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Titolo:
THE FUNCTIONAL-ANATOMY OF A HYSTERICAL PARALYSIS
Autore:
MARSHALL JC; HALLIGAN PW; FINK GR; WADE DT; FRACKOWIAK RSJ;
Indirizzi:
RADCLIFFE INFIRM,DEPT CLIN NEUROL,NEUROPSYCHOL UNIT OXFORD OX2 6HE ENGLAND RIVERMEAD REHABIL CTR OXFORD OX1 4XD ENGLAND INST NEUROL,WELLCOME DEPT COGNIT NEUROL LONDON WC1N 3BG ENGLAND
Titolo Testata:
Cognition
fascicolo: 1, volume: 64, anno: 1997,
pagine: 1 - 8
SICI:
0010-0277(1997)64:1<1:TFOAHP>2.0.ZU;2-S
Fonte:
ISI
Lingua:
ENG
Soggetto:
POSITRON EMISSION TOMOGRAPHY; ANTERIOR CINGULATE CORTEX; ATTENTION;
Keywords:
HYSTERICAL PARALYSIS; FUNCTIONAL BRAIN IMAGING; ORBITOFRONTAL CORTEX; ANTERIOR CINGULATE; NEGATIVE MOTOR AREAS;
Tipo documento:
Article
Natura:
Periodico
Settore Disciplinare:
Physical, Chemical & Earth Sciences
Citazioni:
22
Recensione:
Indirizzi per estratti:
Citazione:
J.C. Marshall et al., "THE FUNCTIONAL-ANATOMY OF A HYSTERICAL PARALYSIS", Cognition, 64(1), 1997, pp. 1-8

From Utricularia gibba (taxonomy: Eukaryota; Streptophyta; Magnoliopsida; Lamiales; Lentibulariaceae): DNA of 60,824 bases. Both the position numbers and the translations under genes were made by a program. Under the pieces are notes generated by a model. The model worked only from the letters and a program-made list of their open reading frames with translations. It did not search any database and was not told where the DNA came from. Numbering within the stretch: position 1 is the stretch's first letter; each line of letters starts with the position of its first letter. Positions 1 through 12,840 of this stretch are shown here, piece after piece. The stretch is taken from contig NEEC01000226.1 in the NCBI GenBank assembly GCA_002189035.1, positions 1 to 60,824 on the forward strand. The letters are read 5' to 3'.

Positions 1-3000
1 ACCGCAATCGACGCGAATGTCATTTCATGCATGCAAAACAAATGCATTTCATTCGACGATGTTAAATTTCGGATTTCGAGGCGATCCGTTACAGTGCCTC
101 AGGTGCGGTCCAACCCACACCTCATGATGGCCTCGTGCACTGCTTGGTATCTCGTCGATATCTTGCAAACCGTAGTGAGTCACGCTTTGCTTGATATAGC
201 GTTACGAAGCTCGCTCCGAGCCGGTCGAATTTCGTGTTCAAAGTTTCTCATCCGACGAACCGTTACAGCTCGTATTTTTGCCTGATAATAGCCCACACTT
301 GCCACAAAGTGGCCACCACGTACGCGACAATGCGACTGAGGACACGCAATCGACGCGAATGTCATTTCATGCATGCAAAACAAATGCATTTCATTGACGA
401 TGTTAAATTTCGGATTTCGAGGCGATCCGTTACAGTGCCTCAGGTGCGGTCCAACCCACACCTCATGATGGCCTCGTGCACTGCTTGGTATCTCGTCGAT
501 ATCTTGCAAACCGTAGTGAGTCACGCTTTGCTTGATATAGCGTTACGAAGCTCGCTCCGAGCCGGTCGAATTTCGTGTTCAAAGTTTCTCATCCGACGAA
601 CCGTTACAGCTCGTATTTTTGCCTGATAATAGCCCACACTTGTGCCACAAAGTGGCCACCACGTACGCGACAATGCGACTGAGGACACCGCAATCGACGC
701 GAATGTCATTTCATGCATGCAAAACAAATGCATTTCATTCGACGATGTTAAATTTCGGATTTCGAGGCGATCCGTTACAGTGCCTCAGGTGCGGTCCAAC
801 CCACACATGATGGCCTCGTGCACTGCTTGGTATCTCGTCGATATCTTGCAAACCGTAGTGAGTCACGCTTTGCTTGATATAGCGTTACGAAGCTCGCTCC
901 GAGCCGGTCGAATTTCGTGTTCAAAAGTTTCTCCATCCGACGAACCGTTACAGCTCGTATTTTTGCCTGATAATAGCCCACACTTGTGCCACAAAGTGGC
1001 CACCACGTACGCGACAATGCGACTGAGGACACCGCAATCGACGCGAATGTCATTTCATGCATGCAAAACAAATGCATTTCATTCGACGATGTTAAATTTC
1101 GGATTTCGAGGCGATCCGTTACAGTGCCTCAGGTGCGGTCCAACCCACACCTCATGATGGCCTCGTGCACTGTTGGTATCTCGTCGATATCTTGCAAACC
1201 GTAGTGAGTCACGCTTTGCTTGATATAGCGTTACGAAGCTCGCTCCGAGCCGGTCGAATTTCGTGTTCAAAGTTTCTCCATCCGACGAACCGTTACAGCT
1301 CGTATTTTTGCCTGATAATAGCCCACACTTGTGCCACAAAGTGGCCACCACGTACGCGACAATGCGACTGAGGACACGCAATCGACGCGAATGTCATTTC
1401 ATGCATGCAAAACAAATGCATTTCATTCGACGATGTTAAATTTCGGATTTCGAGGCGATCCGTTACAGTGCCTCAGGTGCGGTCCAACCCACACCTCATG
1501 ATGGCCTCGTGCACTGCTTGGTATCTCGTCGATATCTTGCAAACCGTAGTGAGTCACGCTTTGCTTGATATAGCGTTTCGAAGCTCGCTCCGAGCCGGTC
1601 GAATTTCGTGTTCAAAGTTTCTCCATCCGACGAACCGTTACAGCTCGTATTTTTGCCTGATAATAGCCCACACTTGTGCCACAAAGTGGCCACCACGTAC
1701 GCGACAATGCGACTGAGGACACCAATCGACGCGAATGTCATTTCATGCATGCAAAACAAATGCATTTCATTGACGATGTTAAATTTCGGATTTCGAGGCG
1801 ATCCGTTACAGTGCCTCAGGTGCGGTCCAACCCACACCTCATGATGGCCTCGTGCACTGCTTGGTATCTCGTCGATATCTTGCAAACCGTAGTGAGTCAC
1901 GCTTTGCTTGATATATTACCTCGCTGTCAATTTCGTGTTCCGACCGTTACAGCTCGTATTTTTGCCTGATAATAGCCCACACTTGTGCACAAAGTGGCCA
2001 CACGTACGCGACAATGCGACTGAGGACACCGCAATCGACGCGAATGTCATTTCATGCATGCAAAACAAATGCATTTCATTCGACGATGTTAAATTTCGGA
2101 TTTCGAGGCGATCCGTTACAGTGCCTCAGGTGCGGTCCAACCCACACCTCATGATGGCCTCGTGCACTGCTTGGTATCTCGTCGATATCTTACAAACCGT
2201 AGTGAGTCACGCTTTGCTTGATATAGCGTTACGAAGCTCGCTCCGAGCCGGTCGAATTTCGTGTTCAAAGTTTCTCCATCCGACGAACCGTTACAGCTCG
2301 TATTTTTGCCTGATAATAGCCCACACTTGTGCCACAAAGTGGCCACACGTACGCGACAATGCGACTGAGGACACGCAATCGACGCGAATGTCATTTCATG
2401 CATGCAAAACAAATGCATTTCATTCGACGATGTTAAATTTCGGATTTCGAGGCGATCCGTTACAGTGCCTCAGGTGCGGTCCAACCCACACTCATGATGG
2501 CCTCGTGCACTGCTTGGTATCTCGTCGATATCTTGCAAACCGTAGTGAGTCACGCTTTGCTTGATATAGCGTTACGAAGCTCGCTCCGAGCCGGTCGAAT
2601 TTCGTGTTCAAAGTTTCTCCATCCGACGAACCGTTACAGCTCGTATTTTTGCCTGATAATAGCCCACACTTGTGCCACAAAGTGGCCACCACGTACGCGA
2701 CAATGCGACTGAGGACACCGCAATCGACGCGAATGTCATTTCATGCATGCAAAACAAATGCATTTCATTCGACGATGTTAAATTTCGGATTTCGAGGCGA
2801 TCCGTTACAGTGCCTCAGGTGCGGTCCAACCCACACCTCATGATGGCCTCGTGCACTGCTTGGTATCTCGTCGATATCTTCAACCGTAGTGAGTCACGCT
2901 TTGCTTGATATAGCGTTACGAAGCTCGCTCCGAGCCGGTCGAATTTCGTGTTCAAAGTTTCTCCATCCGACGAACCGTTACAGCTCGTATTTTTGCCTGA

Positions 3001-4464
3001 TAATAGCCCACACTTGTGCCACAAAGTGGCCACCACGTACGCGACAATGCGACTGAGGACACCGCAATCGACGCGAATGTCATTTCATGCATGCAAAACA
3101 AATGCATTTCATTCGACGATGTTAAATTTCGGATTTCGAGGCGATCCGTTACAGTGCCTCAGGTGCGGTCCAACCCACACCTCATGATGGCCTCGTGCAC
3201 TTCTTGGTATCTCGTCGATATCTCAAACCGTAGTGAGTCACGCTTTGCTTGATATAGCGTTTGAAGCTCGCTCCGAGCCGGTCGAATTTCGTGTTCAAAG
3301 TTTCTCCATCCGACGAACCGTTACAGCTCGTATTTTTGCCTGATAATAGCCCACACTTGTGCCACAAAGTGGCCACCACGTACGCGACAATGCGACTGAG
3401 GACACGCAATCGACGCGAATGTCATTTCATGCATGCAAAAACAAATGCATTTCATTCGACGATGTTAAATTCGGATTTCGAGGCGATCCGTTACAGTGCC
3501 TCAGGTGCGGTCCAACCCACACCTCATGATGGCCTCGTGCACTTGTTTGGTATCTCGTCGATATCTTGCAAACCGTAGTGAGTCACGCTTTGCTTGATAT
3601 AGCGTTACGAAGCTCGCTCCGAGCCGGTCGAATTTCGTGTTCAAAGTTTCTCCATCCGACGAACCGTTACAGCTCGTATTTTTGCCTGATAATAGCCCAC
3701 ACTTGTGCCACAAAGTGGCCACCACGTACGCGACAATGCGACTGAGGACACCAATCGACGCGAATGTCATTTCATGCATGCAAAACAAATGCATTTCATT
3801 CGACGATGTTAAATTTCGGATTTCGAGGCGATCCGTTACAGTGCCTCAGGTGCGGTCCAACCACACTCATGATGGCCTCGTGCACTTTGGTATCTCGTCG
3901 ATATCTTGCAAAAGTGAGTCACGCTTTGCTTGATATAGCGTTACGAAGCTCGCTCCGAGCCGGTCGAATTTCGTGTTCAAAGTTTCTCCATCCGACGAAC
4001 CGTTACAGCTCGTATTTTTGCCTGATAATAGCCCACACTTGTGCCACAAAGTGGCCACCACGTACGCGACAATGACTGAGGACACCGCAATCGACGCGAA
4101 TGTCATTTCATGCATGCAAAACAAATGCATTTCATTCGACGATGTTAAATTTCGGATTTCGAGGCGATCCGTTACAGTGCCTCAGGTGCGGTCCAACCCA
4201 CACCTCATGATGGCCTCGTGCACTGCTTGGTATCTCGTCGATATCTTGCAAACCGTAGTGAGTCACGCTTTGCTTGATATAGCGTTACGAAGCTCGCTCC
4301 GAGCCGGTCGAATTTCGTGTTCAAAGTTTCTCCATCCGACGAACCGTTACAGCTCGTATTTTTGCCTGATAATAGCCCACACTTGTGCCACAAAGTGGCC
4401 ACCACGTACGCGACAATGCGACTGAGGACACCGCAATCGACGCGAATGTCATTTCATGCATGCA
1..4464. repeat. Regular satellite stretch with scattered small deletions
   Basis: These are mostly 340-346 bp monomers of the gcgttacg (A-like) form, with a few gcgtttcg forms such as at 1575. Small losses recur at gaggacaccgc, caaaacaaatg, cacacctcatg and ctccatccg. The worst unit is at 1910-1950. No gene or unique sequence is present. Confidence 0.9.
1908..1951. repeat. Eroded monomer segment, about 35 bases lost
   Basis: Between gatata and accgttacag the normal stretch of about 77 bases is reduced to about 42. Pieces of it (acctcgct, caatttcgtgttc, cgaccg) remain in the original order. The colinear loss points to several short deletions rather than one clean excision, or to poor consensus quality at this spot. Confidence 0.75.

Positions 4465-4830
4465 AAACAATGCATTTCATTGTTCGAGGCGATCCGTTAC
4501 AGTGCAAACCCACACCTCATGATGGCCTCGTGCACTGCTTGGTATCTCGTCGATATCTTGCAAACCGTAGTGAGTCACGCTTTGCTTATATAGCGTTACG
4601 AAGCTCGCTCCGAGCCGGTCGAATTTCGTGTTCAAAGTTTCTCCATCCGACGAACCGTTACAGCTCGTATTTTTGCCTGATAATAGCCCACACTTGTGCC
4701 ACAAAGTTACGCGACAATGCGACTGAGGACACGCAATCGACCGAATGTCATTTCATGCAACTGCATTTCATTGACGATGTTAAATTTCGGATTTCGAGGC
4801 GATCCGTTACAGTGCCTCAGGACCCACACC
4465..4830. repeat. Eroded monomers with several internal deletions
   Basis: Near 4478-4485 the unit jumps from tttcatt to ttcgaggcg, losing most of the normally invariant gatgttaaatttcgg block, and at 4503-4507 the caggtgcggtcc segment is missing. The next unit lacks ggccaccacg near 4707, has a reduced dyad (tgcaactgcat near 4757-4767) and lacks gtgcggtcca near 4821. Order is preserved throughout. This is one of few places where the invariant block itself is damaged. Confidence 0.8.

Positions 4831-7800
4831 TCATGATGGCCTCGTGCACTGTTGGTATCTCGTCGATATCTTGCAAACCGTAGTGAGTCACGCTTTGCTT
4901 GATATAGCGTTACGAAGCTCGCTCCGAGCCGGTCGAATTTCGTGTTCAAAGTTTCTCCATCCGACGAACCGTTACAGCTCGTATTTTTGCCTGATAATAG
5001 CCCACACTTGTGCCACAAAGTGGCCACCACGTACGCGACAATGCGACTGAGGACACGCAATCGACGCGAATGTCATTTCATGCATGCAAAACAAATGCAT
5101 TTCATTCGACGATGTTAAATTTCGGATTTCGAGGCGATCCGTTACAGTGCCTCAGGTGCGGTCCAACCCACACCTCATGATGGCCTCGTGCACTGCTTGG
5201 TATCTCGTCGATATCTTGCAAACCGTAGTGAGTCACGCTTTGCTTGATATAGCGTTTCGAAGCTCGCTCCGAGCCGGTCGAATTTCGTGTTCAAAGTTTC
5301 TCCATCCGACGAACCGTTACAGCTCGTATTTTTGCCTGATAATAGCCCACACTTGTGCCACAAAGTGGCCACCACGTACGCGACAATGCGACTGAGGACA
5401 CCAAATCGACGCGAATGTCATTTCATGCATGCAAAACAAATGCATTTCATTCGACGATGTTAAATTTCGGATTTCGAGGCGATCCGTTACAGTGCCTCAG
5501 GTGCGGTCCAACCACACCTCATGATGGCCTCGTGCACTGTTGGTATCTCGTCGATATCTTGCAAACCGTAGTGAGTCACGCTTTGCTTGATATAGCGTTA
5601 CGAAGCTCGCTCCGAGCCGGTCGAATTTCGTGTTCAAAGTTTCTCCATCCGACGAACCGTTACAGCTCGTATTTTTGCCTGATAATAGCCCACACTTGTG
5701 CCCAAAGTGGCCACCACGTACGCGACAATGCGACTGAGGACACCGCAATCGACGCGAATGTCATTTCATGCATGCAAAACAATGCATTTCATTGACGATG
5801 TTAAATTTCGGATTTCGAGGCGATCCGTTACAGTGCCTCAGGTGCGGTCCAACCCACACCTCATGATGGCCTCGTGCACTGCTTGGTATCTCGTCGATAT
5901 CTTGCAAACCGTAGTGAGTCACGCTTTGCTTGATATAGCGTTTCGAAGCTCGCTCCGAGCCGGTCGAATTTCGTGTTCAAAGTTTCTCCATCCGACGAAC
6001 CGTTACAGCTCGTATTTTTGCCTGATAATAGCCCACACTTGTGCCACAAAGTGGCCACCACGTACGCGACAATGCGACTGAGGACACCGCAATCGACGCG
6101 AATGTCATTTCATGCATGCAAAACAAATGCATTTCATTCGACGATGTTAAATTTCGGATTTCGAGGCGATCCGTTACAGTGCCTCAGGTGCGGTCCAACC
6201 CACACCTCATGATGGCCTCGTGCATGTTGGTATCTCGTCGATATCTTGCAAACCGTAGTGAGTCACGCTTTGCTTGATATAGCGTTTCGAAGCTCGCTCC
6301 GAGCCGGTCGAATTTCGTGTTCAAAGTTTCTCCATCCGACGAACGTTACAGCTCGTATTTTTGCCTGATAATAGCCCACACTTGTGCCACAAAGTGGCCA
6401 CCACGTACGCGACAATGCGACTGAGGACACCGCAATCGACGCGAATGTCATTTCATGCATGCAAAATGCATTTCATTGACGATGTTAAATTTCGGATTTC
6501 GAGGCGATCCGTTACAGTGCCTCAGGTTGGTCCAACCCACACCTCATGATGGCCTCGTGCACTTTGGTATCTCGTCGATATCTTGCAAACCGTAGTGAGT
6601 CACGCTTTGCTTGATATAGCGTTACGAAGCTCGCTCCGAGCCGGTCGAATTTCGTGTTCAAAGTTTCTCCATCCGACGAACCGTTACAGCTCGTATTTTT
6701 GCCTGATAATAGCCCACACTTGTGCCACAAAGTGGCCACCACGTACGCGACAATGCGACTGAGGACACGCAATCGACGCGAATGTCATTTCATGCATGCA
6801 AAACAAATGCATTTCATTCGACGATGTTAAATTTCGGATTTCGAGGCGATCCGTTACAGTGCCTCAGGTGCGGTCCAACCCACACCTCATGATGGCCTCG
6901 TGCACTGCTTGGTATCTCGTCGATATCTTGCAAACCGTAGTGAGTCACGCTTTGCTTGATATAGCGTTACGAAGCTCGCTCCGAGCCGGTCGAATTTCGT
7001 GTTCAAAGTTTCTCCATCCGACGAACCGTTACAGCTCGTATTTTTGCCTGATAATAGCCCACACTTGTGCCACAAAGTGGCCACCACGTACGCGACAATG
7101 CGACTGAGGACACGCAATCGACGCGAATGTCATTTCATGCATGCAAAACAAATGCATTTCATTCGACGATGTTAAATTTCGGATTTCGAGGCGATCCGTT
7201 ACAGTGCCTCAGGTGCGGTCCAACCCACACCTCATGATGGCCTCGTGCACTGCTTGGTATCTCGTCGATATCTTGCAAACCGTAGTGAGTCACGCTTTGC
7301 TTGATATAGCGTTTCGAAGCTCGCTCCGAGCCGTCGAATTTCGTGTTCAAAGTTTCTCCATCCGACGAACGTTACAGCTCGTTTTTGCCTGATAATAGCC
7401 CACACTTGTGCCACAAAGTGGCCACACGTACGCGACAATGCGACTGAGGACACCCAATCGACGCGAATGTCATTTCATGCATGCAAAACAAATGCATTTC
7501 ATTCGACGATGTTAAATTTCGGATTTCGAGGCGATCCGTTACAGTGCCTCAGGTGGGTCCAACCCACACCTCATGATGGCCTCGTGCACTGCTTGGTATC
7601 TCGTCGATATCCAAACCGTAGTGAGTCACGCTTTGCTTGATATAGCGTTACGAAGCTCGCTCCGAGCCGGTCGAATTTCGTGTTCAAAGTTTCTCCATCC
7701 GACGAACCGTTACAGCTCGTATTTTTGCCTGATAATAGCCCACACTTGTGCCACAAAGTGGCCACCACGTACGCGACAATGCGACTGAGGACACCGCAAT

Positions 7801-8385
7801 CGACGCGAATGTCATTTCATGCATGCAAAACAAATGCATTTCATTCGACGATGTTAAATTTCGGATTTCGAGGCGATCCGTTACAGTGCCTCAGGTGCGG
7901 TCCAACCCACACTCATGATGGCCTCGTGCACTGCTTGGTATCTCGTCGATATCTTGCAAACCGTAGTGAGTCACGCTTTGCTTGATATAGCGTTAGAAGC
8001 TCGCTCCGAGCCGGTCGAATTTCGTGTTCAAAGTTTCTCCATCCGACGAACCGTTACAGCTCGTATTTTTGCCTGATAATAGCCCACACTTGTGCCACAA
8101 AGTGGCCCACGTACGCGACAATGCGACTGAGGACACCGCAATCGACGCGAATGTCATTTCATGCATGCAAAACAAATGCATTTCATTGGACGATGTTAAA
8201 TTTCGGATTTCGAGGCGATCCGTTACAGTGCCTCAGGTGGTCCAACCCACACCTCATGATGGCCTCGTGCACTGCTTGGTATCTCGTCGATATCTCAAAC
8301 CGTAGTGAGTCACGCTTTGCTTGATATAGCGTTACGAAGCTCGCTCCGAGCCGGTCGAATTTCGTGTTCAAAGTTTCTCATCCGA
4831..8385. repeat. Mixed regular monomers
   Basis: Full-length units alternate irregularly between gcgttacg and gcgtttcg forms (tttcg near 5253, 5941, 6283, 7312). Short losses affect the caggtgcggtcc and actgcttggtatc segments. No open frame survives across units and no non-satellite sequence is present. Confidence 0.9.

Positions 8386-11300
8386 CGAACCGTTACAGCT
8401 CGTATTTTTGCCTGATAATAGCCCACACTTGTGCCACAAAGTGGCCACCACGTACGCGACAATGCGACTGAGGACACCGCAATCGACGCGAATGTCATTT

Abstract

The concept of a conversion disorder (such as hysterical paralysis) has always been controversial (Ron, M.A. (1996). Somatization and conversion disorders. In: B.S. Fogel, R.B. Schiffer & S.M. Rao (Eds.), Neuropsychiatry. Williams and Wilkins, Baltimore, MD). Although the diagnosis is recognised by current psychiatric taxonomies, many physicians still regard such disorders either as feigned or as failure to find theresponsible organic cause for the patient's symptoms. We report a woman with left sided paralysis (and without somatosensory loss) in whom no organic disease or structural lesion could be found. By contrast, psychological trauma was associated with the onset and recurrent exacerbation of her hemiparalysis. We recorded brain activity when the patient prepared to move and tried to move her paralysed (left) leg and when she prepared to move and did move her good (right) leg. Preparing tomove or moving her good leg, and also preparing to move her paralysedleg, activated motor and/or premotor areas previously described with movement preparation and execution. The attempt to move the paralysed leg failed to activate right primary motor cortex. Instead, the right orbito-frontal and right anterior cingulate cortex were significantly activated. We suggest that these two areas inhibit prefrontal (willed)effects on the right primary motor cortex when the patient tries to move her left leg. (C) 1997 Elsevier Science B.V.

ASDD Area Sistemi Dipartimentali e Documentali, Università di Bologna, Catalogo delle riviste ed altri periodici
Documento generato il 26/01/20 alle ore 10:50:38